Then he bound these colours, set them, with gesso, plaster, linseed oil, sap from cherry trees and resin from sweet pines. He melted wax. Dabbed at his creations with paintbrushes made from fine horsehair, and swept colours across reams of white parchment paper, over and over, until he'd sought out some arcane perfection. His pigments were luminous and brilliant. They did not fade in the sun, in the wind or the rain. They lifted skies and made rich the blue red earth."
From Jakob's Colours by Lindsay Hawdon, a quite superb debut novel that is also a heart-rending read.
"One day, we go to the square in front of St. Paul's Cathedral, where the booksellers are. To our surprise, we find none of the quiet reverence one associates with reading.
The shops are adorned with brightly coloured signs that enchant me: ships, water nymphs, Moors' faces, bishops' mitres, snarling dragons and Saracens' heads. As for the shopkeepers, they have the same stentorian voices as the vendors at Cheapside or Leadenhall. You'd think you were at the vegetable market, save for the Latin mixed in here with the English.
'What do you require, my good sir?'
'The Mirror for Magistrates! New illustrated edition!'
'Freshly printed! Never before published!'
'Buy my map of the New World!'
'Chronicles and homilies!'
'Come on! Come on! Take a look at my book! All you need to conjure the perils and pitfalls of the sea!
'Read my Book of the Courtier! With engravings! Custom and decorum, all explained!'
It is the same at the Royal Exchange, between Cornhill and Threadneedle Street, where all the world's merchants meet to discuss their business. On the first floor there is a row of shops: apothecaries, armourers, bookshops, jewellers, mercers and haberdashers, all vaunting their wares - a fashionable garment here, a love potion there, wigs and fragrant musks; one sells beard brushes, another handbells; there are coat linings, purses, the finest Toledo blades ... I forget.
The place I find most entertaining is the area around the Exchange. Here is a mosaic of fruit sellers, hawkers and chimney sweepers, apprentices dallying gaily with housemaids, and clerks scurrying hither and thither, all in a commotion, a monstrous choir of carters thundering past, their singing often audible above the racket, shouts from tavern gardens, farriers' hammers, carpenters' mallets, the din of smithies, barking dogs and the laughter of all those who, like myself, feel infinite pleasure at this monumental symphony."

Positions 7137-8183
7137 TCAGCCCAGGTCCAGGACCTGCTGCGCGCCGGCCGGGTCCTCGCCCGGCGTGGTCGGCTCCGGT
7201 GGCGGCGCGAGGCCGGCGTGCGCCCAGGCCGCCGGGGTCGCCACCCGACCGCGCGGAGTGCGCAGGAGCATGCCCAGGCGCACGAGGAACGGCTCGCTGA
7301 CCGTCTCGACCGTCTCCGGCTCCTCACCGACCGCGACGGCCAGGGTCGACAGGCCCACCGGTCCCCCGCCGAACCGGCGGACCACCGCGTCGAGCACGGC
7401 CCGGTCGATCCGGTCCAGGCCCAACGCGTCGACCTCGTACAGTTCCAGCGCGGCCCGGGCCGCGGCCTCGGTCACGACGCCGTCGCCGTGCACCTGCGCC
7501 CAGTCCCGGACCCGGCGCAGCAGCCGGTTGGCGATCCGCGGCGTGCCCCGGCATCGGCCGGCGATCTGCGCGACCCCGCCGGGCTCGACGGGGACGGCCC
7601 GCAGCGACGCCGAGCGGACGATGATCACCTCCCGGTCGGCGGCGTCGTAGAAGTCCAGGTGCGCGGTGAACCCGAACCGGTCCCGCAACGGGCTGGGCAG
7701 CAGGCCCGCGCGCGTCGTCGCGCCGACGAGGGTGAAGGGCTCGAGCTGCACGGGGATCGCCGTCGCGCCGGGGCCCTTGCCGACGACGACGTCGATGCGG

"The space that stories grant us, by allowing us to bail out some of the emotional and logistical paraphernalia we carry with us in the real world, makes extraordinary things possible. With our minds free of everyday concerns and the volume turned down on our interior monologues, we have the scope to engage in creative activity of our own, as our imaginations construct the fictional worlds sketched out by the words before our eyes."
" ... in almost all of my Edinburgh novels the characters inevitably at some stage make their way to Jenner's, that great Edinburgh store which dominates one end of Princes Street. Jenner's has always represented Edinburgh - or at least a certain part of Edinburgh - distilled. Edinburgh primness and respectability is, of course, a huge joke that we all enjoy. Jenner's, with the grandeur of its building, and its tea room, is the very embodiment of the old-fashioned city - its face turned firmly away from any form of coarseness or vulgarity. Of course life, for most, is distinctly not a matter of cream teas and perjink respectability, but it adds to the texture and variety of a city to have such things in our midst. (Perjink, incidentally, is a Scots word that I think Edinburgh should claim for itself. Perjink is neat and tidy, perhaps a bit fussy. And it is the fussiness that makes it a real Edinburgh word. Edinburgh is not at all fantoosh - another wonderful Scots word. Other cities can be fantoosh (flashy and showy), but not Edinburgh. If you want to buy anything really fantoosh, you probably have to go somewhere other than Jenner's."
That's from A Work of Beauty: Alexander McCall Smith's Edinburgh by Alexander McCall Smith, and in a typically personal note to the picture shown above (Jenner's Tea Room, 1895), a place he describes as "the headquarters of genteel Edinburgh", he goes on, "Jenner's features in a number of the Scotland Street novels - not least as a place where the characters go while the author is deciding what should happen next." Sad to say, the tea room visited by Domenica and friends no longer looks as it did in 1895.
For 'Cornflower in conversation' with this much-loved author, click here.
"... one of the most characteristic and compelling features of [Tolkien's] books is their ability to evoke a palpable sense of untold stories and unexplored vistas, of landscapes glimpsed at the edges of other foregrounded pictures, that are at once suggestive, enticing and unbreachably distant: we desire to go there (to hear the story), and at the same time know it is, for now, unbearably beyond our reach - like the luminous countries glimpsed through windows in fifteenth-century Italian paintings. The means Tolkien uses to achieve this effect are, most usually, names: unglossed but resonant, with a felt (because real) internal consistency and meaning. This is the fruit of the linguistic background of his tales; the languages, he insisted, presupposed a world they described, and so by devising the one he necessarily created the other. This is exactly the function that technical philology had for Tolkien and for scholars like him: words and phrases implied a reality, a world inhabited by their speakers and best described by these very words."
From Tolkien by Raymond Edwards - which I warmly recommend.